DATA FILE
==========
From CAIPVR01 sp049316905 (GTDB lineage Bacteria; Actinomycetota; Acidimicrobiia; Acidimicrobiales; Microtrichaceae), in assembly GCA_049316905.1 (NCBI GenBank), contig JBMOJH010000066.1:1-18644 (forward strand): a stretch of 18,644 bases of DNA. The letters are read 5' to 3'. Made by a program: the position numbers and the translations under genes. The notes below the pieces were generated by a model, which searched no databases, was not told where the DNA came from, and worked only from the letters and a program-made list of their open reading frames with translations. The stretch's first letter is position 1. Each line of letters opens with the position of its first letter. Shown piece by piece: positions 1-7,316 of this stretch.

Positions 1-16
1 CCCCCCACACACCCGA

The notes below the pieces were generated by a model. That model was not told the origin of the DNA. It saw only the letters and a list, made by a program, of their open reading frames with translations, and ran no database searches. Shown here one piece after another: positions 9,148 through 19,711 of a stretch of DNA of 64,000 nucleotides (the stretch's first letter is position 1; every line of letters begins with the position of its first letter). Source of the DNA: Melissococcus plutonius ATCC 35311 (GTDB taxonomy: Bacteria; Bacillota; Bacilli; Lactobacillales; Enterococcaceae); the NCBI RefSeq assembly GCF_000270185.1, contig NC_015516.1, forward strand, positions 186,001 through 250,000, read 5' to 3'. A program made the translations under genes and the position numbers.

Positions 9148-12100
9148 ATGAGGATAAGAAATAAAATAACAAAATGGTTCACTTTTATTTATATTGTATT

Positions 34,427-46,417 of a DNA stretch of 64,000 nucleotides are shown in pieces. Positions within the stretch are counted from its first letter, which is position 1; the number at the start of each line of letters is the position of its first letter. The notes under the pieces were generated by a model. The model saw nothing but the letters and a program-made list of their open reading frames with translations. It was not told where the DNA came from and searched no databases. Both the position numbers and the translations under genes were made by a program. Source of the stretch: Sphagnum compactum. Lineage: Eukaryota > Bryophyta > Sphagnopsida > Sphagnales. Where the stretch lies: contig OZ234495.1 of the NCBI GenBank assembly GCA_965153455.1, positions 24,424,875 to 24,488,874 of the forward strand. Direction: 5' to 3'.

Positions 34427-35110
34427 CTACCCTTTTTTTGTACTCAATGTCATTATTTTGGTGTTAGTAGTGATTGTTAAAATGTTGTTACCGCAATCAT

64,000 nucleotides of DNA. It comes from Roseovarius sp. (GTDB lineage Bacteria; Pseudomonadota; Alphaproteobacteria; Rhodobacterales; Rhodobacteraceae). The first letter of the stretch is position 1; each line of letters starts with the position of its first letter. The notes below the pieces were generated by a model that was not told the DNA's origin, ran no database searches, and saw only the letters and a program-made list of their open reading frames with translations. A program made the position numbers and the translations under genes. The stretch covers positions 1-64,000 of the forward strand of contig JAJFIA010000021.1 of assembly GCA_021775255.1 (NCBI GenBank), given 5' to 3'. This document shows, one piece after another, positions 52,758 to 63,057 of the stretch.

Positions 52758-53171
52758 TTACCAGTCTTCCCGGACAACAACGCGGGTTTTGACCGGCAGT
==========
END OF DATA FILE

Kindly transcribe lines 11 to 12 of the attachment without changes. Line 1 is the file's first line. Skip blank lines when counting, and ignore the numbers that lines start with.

Positions 52758-53171
52758 TTACCAGTCTTCCCGGACAACAACGCGGGTTTTGACCGGCAGT